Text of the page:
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Bones of Contention
by Des Kennedy
by Des Kennedy

Des Kennedy is a celebrated public speaker, having performed at numerous conferences, schools, festivals, botanical gardens, art galleries, garden shows and wilderness gatherings in Canada and the U.S. His humour, irreverence and passion for gardening and the natural world have made him a 'must see' speaker in demand across the country.

June 17, 2007

I was blithely surfing through cyberspace the other day when I tumbled headlong into an unsettling discussion triggered by a gardener posting the question: Is there a risk of contracting mad cow disease through handling bone meal?

Normally I wouldn’t pay attention to a question of this calibre, but I’ve been handling bone meal quite liberally of late and, yes, preliminary indications of mental imbalance are not entirely out of the question.

Plus the cyberchat ensuing on the topic had a compelling logic to it. Untold thousands of cows have been recently slaughtered in Britain, their bones undoubtedly being rendered down and retailed to innocent gardeners at more per pound than sirloin steak. And what substantive proof do any of us have that our bone meal did not in fact originate in a mad British cow?

I really dislike this sort of speculation because it makes one think about things and that’s seldom a good idea. Bone meal is such a gratifyingly granular substance, warm as white sand on a tropical beach, as benignly organic as camomile tea. But perhaps it’s only the “meal” bit that soothes our sensibilities, reminding us of sleepy Sunday dinners with the family. If they called it “ground bones,” for example, would we be as complacent? Or would we shrink back in revulsion from intimations of mortality, of skeletons and grave robbers and other Dickensian scoundrels whispering in the dark corners of foul bone yards.

I for one am not interested in meditating on the pulverized skeletons of mad cows when I’m sprinkling a cup of bone meal under the tulip bulbs. I’d rather consider its great calcium content, of how it almost glows with phosphorous, so essential for good root formation and vigorous new growth.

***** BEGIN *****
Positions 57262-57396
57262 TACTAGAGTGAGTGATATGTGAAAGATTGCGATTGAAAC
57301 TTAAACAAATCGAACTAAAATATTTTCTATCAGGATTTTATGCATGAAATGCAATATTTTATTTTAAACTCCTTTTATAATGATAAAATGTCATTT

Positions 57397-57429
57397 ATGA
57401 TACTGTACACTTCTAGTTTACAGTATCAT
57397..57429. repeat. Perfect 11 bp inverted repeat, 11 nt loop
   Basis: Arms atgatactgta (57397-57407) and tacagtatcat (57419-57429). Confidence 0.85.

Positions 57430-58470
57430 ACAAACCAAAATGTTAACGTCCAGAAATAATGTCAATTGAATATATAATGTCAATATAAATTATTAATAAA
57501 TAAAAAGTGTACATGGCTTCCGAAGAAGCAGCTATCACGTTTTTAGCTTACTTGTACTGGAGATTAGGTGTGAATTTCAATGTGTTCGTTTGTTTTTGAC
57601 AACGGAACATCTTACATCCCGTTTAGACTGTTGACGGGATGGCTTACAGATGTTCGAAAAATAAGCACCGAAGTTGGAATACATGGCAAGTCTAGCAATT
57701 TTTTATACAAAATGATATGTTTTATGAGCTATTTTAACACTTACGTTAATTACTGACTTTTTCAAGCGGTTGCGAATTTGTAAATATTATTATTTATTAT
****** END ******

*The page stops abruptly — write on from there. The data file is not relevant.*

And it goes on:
We used to use blood meal in the garden too, until I made the mistake of thinking about it. Whose blood exactly are we talking about? I asked myself. How spilled and how caught? All I wanted was a little organic nitrogen, thank you very much; instead I found myself assailed by vile images of screaming beasts being driven into a blood-spattered abattoir.

After such a vision no amount of rationalizing could restore blood meal’s former allure. I tried to convince myself how preferable it is that the blood at least be put to good use, not flushed down a polluting gutter, but this didn’t help. Horribly, every bloody plant began resembling love-lies-bleeding.

Same thing happened when I let myself think about peat moss. Gardening as we do on sieve-like sand, I’d come to love peat moss, its miraculous moisture retentiveness, the marvellous compactedness of its big white plastic bales. I began, harmlessly enough, thinking of my Celtic forebears gathered around a warm peat fire in a picturesque thatched cottage, singing Gaelic tunes while gnawing on potatoes. But, once started, thinking’s hard to stop and pretty soon I’d hopped from Riverdance to thinking about the poor helpless bogs from which moss is being ripped, and at what rate it’s being ripped, to stuff all those plastic bales down at the Home Depot. Our enthusiasm for peat moss plummeted faster than the loonie.

No, I strongly advise against too much thinking on these matters. We’ve never used feather meal, for example, but if we did, I wouldn’t dwell at all upon whose feathers are involved or how they were extracted or what became of the featherless birds.

We do use kelp meal for adding potassium and trace elements, and there’s a mighty temptation while using it to picture hearty maritimers striding windswept beaches to gather gleaming kelp amid the cries of gulls and thunder of surf. But I resist this temptation, as I do temptations of the flesh or the devil, because one thought would lead to another, and who knows what illicit goings-on might be found clinging like crabs to kelp?

Mad cows, hollowed-out peat bogs, naked chickens -- I tell you no good will come from dwelling on any of them. And on the bone meal bit, just take my word for it: you can handle it for years, fondle it if you want to, as I do, without any mental side effects at all.


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